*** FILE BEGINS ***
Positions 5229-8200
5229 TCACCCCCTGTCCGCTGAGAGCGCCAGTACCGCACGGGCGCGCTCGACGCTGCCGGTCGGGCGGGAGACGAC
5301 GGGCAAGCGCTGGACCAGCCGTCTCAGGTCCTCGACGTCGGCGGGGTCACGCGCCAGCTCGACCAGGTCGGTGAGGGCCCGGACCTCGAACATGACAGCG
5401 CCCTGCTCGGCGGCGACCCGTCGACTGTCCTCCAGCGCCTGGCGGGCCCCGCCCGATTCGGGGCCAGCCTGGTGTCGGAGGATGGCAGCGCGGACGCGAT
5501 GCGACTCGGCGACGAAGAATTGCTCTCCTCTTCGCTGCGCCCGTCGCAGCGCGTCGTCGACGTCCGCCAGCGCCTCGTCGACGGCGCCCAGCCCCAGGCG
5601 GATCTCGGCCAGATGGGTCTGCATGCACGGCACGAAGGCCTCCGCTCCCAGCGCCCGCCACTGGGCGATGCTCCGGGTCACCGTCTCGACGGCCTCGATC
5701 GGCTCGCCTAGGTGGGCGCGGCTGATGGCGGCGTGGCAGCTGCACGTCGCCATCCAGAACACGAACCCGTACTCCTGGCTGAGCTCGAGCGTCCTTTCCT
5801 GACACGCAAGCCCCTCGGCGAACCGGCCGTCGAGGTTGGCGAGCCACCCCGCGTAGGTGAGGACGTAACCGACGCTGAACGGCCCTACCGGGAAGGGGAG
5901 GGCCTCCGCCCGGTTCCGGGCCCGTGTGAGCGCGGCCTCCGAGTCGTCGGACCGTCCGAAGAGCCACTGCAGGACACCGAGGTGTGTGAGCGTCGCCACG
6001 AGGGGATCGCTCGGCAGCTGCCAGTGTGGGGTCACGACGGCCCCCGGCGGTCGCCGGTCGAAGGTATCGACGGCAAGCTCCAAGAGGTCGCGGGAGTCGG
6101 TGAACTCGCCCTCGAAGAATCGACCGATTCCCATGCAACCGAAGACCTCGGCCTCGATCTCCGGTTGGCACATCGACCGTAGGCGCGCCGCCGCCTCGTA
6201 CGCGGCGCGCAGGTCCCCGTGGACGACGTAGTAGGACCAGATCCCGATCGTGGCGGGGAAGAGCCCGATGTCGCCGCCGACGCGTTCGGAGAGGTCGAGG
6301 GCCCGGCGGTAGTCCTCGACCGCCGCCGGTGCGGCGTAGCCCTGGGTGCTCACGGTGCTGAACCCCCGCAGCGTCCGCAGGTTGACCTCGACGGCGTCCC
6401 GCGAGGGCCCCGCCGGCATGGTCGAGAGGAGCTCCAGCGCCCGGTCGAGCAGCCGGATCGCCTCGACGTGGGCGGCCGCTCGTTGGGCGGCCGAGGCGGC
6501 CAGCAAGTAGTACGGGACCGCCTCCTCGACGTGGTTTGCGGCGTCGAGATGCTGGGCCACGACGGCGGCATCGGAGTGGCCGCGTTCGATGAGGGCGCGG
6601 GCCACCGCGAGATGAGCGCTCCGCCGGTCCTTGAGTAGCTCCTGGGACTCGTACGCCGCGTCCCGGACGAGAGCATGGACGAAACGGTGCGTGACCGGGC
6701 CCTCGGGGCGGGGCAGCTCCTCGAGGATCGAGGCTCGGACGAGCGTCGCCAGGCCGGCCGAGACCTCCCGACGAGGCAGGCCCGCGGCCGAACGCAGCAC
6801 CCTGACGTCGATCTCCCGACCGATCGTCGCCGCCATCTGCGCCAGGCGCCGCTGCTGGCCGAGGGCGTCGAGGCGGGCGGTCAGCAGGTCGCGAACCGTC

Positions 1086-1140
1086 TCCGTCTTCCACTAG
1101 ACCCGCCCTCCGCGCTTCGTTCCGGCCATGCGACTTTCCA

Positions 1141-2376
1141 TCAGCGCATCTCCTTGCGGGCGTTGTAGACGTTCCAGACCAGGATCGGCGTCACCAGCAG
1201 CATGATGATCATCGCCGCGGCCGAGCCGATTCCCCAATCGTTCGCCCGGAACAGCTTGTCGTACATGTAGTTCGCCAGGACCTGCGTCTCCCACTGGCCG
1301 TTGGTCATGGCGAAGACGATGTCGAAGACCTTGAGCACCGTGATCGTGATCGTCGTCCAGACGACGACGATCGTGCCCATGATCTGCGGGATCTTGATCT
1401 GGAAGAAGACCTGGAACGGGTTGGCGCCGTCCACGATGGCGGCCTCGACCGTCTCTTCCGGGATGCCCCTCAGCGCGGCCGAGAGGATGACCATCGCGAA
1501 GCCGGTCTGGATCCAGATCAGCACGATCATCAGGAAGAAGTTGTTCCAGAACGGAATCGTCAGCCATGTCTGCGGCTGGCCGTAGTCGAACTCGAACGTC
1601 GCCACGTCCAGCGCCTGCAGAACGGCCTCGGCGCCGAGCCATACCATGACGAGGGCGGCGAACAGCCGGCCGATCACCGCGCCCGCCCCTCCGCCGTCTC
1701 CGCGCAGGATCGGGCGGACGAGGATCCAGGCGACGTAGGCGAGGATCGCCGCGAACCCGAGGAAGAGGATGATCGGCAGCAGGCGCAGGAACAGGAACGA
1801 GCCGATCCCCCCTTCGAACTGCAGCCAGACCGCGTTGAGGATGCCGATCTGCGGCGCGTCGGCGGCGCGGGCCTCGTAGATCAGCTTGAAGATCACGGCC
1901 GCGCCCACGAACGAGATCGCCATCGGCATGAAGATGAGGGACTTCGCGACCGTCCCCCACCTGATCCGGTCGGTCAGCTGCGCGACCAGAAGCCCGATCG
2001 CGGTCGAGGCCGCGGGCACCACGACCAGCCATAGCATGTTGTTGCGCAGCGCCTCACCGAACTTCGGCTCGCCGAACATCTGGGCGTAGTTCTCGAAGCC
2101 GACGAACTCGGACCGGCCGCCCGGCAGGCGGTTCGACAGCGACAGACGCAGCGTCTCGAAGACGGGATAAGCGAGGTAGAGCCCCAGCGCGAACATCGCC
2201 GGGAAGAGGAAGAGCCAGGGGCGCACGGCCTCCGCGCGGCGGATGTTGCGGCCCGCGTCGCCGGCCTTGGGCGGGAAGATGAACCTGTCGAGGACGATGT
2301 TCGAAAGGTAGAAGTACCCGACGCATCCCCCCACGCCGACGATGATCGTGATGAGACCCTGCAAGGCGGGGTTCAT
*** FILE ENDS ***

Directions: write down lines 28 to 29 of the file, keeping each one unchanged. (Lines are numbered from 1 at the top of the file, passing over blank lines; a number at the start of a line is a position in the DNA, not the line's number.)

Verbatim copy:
1601 GCCACGTCCAGCGCCTGCAGAACGGCCTCGGCGCCGAGCCATACCATGACGAGGGCGGCGAACAGCCGGCCGATCACCGCGCCCGCCCCTCCGCCGTCTC
1701 CGCGCAGGATCGGGCGGACGAGGATCCAGGCGACGTAGGCGAGGATCGCCGCGAACCCGAGGAAGAGGATGATCGGCAGCAGGCGCAGGAACAGGAACGA